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Vintage Diary

Sustainability 102: </br> The Sleeve Trick

Sustainability 102:
The Sleeve Trick

A small and easy modification to vintage clothing. 

Sometimes one may come across a vintage dress that is lovely and fits your size but for some reason wants to remain unworn.

I have found that the reason for me often may be with the sleeves; they might be in a length that is not practical for my needs or then just do not fit me well.

As clothes are not only meant to be admired on a rack in your wardrobe but rather meant to be worn and look good on you, a little alteration may come in handy - one of my favourite tricks when modifying dresses is to alter the sleeves and,
as a bonus, turn the cut-off fabric into something else for the dress instead!


First though, a little side comment on modifying vintage. Smaller alterations - like taking something in in the waist or shortening the hem - is one thing that you can do without that much skill or the need to think twice, but altering a piece of clothing to change it’s look or function is another.

In my younger years (in the late 1990’s, let that work as an excuse) I have rather brutally DIY some items - changed the silhouettes of skirts, tie-dyed and painted on clothing and cut high waists into low ones,
modifications that I have later regretted deeply when later realising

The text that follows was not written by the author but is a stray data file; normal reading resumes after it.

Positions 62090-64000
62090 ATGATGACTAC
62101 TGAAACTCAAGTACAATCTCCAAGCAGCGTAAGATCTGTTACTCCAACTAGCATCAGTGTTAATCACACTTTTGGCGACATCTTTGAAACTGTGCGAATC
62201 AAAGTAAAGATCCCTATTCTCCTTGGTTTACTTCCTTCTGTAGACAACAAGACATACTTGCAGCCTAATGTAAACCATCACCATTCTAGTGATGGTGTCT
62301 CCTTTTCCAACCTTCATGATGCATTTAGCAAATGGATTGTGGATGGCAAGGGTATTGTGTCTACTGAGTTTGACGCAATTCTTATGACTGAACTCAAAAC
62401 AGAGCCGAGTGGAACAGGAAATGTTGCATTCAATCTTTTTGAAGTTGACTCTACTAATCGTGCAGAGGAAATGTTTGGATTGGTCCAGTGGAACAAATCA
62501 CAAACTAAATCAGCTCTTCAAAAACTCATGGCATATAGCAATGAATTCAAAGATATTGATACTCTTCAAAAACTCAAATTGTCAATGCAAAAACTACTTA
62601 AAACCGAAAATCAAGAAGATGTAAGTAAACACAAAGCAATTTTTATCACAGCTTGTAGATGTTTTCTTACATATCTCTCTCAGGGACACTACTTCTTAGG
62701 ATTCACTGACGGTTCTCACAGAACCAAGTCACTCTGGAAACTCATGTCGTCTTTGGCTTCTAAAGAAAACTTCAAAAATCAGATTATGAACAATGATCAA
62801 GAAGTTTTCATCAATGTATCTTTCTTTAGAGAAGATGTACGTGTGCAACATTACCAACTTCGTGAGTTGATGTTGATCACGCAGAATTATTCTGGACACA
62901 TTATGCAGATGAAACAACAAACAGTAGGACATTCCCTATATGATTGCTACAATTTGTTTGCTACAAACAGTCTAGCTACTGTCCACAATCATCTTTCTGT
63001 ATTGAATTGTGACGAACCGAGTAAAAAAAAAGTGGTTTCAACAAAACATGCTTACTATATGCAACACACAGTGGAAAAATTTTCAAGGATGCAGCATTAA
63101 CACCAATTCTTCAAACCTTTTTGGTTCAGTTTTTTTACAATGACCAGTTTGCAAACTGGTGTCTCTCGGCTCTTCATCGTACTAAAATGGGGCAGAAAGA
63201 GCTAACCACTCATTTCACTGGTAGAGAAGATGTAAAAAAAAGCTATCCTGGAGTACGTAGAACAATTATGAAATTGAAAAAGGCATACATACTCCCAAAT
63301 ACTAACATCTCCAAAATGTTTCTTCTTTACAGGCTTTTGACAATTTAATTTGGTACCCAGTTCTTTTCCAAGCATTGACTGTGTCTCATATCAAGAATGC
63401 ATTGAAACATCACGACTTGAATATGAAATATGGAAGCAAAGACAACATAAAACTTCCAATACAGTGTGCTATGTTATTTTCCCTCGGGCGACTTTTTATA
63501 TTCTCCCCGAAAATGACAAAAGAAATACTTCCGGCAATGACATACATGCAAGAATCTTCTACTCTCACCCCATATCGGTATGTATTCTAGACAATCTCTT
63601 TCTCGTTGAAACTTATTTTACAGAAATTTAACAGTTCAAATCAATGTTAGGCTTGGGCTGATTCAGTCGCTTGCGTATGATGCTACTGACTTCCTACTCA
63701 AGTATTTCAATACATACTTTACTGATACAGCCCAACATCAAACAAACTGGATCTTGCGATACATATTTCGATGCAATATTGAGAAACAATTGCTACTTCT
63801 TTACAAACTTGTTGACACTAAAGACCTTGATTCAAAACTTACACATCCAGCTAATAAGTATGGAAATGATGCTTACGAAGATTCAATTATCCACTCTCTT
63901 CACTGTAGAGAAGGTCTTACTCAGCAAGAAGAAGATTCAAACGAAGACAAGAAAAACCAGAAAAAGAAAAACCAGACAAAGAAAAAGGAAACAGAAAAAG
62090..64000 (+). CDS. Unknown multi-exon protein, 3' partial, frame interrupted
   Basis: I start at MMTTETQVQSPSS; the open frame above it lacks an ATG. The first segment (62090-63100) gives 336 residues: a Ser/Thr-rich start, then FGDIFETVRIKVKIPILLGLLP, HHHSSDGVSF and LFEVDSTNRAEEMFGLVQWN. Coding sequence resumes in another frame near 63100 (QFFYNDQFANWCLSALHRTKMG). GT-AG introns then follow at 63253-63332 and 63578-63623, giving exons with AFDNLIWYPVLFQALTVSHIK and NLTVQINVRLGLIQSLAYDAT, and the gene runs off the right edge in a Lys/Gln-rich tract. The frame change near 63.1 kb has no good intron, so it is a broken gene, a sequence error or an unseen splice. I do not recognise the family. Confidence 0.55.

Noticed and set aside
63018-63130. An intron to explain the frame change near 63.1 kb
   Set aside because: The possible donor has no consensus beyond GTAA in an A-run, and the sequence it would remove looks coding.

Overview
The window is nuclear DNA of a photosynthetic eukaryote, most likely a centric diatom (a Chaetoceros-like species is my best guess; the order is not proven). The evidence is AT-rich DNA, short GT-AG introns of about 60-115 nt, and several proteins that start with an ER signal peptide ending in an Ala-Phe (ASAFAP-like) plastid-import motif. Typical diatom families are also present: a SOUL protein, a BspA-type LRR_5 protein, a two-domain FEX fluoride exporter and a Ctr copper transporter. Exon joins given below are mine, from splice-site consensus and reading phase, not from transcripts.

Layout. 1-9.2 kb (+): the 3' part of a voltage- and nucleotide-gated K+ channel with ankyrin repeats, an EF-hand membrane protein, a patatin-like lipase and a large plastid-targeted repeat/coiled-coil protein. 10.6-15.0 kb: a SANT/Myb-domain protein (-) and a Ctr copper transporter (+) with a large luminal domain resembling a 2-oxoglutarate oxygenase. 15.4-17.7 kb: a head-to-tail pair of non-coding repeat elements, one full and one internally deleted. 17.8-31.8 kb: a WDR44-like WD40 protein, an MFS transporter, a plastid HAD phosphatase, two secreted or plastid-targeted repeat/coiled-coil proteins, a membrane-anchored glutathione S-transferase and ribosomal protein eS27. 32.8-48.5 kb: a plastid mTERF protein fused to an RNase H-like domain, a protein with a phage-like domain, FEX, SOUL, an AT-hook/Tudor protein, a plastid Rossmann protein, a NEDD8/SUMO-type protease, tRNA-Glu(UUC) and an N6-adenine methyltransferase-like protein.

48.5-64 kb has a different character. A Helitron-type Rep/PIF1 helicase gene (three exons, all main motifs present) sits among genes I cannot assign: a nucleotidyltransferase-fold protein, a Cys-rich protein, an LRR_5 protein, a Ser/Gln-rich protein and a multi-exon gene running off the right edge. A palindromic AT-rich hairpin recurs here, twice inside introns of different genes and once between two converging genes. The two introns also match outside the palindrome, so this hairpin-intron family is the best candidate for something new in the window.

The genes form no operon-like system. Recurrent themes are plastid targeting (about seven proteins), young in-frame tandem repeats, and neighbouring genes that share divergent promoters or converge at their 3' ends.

I would have loved to wear the item in it’s original state.


Now some 15-20 years later I am more cautious when reaching for the scissors, having learnt that modifying a piece to change it’s whole shape and structure might not be worth it, but on the other hand I also know that a little thought-trough tweaking and re-vamping can improve a piece of clothing for you in many ways! 


So having that said, this alteration definitely serves as the later. And the good part is that sleeves are easily alternated, so no special skills are required!

The even better part is that not only do you get a dress that suits you better, but you can take it one step further by using the old sleeves fo make matching accessories to your dress - belts, pussy bows, ribbons etc.

Or - turn the left over fabric into pockets!
Few things beat a dress with pockets, especially in days like these when we like to keep our smartphones close.
To start with, determine the length of your sleeves and remember to add a couple of centimetres for the seam. Cut the sleeves shorter, fold and finish the edges,
ta-daaaaa, you’re done! 

If you want to remove the sleeves altogether use a seam ripper and carefully open up the seams, then fold and sew the edges around the arm opening.

Depending on the garment, use a thread matching the colour of the clothing or, if it suits the style of the dress, go for a contrast coloured seam,
perhaps with zig zag stitches.


If your skirt has seams in the side you can make your old sleeves into hidden pockets, but for a faster and less of a forehead-wrinkly option,
make patch pockets (which also has a nice vintage vibe to it)!
Choose the size and model of your pocket - a square is always easy to work with - and sew the edges.

Make sure you have a good space to work in in order to spread out the dress properly (or let it hang from a mannequin) and pin the pockets in place.

If your skirt is pleated or gathered you will have to be extra careful with the placement, in order not to interfere with how the skirt hangs.

Sew on with a machine (or even per hand, if you’re patient enough), and then go out and wear your newly-pocketed dress!


If you still have fabric over, or if you want to try out something else than pockets cut the fabric of the sleeves into a ribbon to tie around your neck,
or make a hairband out of it.

Or perhaps a small matching purse/ make up bag?
In any case, happy sewing and happy dress-wearing!

Ulrika / The Freelancer’s Fashion Blog
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